Once upon a time on a dude ranch far away, the big boss man, tired of all the fussing and chest beating between the sexes, made the wranglers and cabin girls switch roles for a day. We girls wrangled the horses while the cowboys stayed at the lodge to do the dishes, serve the meals and make the beds. Of course we did everything perfectly—even if I did tie the wrong knot and let one horse out for a little joyride—only to come down the mountain and find that all of the beds had been made—twice. The wranglers had put new sheets on right over the old ones. Still, we had to grudgingly admit that the western Freaky Friday was a valuable lesson. We saw how the other half lived and began to appreciate them more for it.
Which is what has been happening around my house lately, if in a more long term, less organized way. While I’ve been working longer hours, my husband’s been picking up more of the grocery shopping, cooking, cleaning and childcare. A few weeks ago, after getting home from a particularly long day I found myself standing in the midst of a pile of half crocked art projects, found objects from the river and science experiments gone wrong. I tried not to hyperventilate. “Why isn’t my dinner on the table? Why is this house such a mess? What have you been DOING all day?” And then it hit me as I flashed on all of the stereotypical scenarios of the working dad berating the stay-at-home-mom. My God, I thought. It’s happened to me. I’ve become a female chauvinist pig!
Though I’ve always considered myself a progressive, modern woman—a feminist-- I’ve recently started to examine what’s really brewing beneath the surface of the buzz words I’ve dressed myself in. And what I’ve uncovered is at least as much cave woman as modern woman. “Me, Jane! Me want big man to kill buffalo, pay mortgage AND take care of kid!” Beneath my “let’s not stereotype according to our gender roles” façade, I secretly think my husband should be responsible for the lion’s share of the finances, all of the manual labor, a lot of the household chores and half of the childcare. In other words, not only do I want to have my cake and eat it too, I want to eat it with two scoops of honey vanilla ice cream, hot fudge and wet walnuts. Who doesn’t?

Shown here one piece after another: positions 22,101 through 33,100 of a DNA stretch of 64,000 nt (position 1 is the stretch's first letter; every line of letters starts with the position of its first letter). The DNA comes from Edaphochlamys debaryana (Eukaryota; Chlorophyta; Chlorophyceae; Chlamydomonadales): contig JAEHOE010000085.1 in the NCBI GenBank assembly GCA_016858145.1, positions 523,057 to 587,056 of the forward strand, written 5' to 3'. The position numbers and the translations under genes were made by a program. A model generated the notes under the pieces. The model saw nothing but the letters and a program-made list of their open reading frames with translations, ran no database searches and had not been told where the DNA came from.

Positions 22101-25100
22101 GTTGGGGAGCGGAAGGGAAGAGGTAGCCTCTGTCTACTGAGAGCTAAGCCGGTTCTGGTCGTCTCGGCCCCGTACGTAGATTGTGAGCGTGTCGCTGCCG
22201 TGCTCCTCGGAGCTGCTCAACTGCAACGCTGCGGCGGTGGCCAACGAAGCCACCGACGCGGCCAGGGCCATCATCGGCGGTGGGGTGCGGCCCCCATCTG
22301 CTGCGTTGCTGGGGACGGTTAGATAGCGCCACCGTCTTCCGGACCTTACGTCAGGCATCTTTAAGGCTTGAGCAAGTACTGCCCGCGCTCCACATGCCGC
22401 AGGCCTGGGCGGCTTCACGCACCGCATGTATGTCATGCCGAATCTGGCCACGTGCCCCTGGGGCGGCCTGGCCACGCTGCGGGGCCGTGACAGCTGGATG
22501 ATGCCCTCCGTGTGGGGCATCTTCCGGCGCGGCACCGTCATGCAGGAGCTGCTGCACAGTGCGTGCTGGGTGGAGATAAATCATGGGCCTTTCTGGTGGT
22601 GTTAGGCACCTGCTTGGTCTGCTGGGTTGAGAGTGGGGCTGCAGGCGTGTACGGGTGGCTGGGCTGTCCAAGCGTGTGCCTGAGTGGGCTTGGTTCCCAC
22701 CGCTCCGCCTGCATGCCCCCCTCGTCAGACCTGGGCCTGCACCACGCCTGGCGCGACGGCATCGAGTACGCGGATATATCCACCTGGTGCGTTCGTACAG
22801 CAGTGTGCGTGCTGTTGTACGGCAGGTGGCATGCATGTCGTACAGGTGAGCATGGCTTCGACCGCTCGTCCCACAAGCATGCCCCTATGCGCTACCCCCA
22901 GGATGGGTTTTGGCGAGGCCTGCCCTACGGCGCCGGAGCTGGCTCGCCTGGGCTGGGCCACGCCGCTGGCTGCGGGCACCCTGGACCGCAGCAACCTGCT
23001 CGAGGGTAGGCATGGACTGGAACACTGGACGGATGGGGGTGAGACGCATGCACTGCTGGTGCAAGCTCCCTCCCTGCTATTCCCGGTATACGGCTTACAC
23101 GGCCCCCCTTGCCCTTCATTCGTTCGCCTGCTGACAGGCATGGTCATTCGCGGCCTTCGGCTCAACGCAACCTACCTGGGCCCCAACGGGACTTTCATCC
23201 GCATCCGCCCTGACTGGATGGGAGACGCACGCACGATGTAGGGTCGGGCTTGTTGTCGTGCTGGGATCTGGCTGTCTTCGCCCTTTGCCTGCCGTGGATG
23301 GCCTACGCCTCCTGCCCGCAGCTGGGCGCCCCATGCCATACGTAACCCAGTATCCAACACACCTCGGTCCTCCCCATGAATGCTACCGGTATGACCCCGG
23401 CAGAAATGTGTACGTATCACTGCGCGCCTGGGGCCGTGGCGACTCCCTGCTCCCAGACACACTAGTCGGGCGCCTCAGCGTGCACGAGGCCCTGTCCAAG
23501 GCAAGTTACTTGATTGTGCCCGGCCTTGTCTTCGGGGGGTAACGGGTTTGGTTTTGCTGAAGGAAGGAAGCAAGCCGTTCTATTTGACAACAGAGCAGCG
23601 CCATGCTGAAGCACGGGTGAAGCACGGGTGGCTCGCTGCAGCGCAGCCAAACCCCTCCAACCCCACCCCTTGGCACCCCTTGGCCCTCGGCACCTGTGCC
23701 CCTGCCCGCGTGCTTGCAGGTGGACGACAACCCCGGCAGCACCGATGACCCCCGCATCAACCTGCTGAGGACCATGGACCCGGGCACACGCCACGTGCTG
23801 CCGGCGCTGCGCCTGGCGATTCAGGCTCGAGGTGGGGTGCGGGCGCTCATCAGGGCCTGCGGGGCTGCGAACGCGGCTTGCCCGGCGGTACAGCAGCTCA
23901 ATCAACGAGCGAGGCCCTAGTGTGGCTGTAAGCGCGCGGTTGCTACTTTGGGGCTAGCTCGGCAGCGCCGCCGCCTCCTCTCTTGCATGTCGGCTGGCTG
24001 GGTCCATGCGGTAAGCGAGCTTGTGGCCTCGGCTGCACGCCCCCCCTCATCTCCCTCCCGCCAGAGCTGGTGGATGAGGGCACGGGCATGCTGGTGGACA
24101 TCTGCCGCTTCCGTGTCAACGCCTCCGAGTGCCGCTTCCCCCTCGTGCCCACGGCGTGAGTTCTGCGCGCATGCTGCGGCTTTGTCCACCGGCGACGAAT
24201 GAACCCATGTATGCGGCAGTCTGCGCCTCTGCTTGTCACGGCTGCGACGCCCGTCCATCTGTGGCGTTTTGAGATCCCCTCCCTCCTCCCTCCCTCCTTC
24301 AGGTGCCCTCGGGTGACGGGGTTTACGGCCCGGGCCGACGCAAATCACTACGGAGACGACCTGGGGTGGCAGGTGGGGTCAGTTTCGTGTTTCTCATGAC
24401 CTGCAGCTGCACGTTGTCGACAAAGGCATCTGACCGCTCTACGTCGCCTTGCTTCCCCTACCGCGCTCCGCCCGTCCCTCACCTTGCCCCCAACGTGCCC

I love the tri-fold sense of empowerment, freedom and creativity I get from my work, but deep down part of me feels I should do it only because I want to—sort of for fun-- not because I have to. I should also get lots of room for me-time, self-exploration and mini vacations—while he pays the mortgage, does the dishes and checks over the homework. When and if I do choose to work, I should come home to a hot meal, a sparkling house and a foot massage. Not that I provided any of that for him when he worked all day. Oh, no. That’s when I pulled the feminism card. But thankfully, my husband is a feminist, too. He’d be just as happy to give me all of the responsibilities I’d like to give him. Which is why, in a sometimes civilized, sometimes barbaric way, we’re doing our best to work it out—so that we can both have it all—or at least a little tiny bit of each part of most of it. Without score sheets or time cards, we’re dividing up the work it takes to run a marriage, house and family in as egalitarian a way as possible.
To get a sense of the division of labor, at least in the childcare department, I recently asked an impartial judge for his opinion. Well,” said our son, “it’s 50-50. Actually, it’s 51-49.” I didn’t ask who got the extra 1% because of course, to keep everything in perfect balance, I still need to believe it’s me.